It shows those countries expanding their money supply the fastest are also the ones experiencing massive social tension.
Top of the list is Syria, with a Continuous Commodity Index (CCI) inflation rate of 60% since the start of 2010. South Africa comes in at fourth place with a CCI inflation rate of 30%, behind Syria, Turkey and Brazil.
“Now that South Africa is experiencing mass revolt against the government, labour unions and also employers, we revisit our longstanding argument that loose monetary policy by the Reserve Bank results in currency depreciation that pushes raw commodity prices higher at a rate in excess of wage rates, particularly that of lower-income earners, as well as the consumer price index,” states the research.
The CCI is a basket of 19 commodities, including food, fuel, industrial commodities and precious metals. It is considered a more accurate and instant measure of inflationary pressures because, unlike the consumer price index, monetary expansion is immediately reflected in the changing prices of the basket of commodities.
Chris Becker, market strategist at ETM Analytics, said monetary inflation – in effect, the speed at which central banks print money – was remarkably accurate at predicting future social unrest.
“The reason why the CCI is a better predictor of social unrest is that lower-income earners spend more of their incomes on raw commodities, as measured by the CCI rather than the consumer price index, which includes housing costs, technology, clothes and other items less likely to form part of the spending of a low-income household,” he said.
Most inflationary country
The research casts light on the economic triggers for social revolt, which are often overshadowed by the more proximate causes such as political demands for democratic accountability.
“When mass unrest broke out across the Middle East in early 2011, the central banks of those countries had presided over substantial monetary inflation that resulted in huge increases of raw commodity prices, which the lower-income groups of any population spend most of their incomes on,” said ETM Analytics.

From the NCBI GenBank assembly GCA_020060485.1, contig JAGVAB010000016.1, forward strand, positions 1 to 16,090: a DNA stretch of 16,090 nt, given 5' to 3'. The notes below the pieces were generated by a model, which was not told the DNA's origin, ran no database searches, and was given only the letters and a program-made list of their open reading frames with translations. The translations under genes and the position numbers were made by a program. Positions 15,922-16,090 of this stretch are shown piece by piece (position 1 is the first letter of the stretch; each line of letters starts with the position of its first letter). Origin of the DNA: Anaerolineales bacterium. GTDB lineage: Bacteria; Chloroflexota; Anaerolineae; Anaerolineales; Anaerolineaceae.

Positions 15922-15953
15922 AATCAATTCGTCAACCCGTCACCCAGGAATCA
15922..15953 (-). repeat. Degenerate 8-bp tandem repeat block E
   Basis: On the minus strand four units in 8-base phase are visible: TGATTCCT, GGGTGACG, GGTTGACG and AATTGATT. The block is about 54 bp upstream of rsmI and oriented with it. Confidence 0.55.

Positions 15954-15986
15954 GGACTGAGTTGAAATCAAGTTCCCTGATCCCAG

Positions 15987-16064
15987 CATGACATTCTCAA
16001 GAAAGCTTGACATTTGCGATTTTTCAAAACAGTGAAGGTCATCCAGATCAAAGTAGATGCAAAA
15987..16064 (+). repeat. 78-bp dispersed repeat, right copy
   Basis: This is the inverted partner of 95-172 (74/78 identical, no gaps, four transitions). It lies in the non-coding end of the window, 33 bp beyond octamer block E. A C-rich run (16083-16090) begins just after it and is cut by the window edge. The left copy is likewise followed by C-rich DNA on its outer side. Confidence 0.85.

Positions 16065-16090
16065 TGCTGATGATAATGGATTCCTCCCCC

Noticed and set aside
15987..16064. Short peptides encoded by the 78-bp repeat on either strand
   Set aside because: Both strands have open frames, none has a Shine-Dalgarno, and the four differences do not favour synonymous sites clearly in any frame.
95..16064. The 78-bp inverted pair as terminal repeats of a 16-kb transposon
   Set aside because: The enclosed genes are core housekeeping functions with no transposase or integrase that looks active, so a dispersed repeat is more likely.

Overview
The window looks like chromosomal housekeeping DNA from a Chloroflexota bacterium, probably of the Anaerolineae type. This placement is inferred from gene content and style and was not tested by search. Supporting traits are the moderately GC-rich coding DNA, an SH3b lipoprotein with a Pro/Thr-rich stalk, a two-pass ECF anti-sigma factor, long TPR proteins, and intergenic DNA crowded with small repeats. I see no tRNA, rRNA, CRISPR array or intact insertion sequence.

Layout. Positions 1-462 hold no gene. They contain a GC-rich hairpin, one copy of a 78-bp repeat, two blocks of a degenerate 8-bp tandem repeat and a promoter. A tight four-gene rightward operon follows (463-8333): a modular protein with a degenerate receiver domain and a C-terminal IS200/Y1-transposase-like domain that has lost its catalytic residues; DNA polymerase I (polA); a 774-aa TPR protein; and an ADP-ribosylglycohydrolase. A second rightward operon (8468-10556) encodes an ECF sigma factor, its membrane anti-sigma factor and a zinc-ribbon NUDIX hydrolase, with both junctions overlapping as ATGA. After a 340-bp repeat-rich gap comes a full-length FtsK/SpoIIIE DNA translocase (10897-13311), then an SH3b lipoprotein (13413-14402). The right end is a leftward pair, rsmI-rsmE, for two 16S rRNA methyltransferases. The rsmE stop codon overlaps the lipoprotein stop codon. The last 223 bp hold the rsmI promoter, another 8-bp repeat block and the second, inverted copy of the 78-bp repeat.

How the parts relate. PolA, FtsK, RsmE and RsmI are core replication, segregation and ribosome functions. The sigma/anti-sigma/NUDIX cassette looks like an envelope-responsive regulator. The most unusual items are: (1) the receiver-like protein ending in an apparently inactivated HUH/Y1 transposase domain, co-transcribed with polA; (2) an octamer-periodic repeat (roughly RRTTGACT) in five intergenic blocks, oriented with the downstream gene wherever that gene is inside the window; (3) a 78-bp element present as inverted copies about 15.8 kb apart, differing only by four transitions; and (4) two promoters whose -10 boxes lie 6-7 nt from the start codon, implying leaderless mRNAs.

Syria, now in the throes of an undeclared civil war, is the most inflationary country in the sample with a CCI inflation rate of nearly 60% over the past two years.
“Although the underlying cause of the unrest in Syria and South Africa may be different, the catalyst that brings civil unrest to a boil may very well be the same thing: loose monetary policy that results in high price inflation that squeezes the living standards of low-income earners, who tend to express their disapproval with economic conditions through violence and conflict,” states the research.
It is interesting to note that Turkey, Brazil, Argentina and India are also prominent money printers, leading ETM Analytics to conclude that these countries are at risk of civil unrest flaring up in coming months.
Alarmingly, South Africa is equally likely to face more social unrest, conclude the authors of the research.
“The Reserve Bank continues to focus on headline measures of price inflation – the consumer price index – to dictate monetary policy. Meanwhile, raw commodity prices that feed straight through to higher food and fuel prices that reduce the disposable incomes of low-income earners and unemployed people by the most continue to rise, which risks fuelling even more unrest.”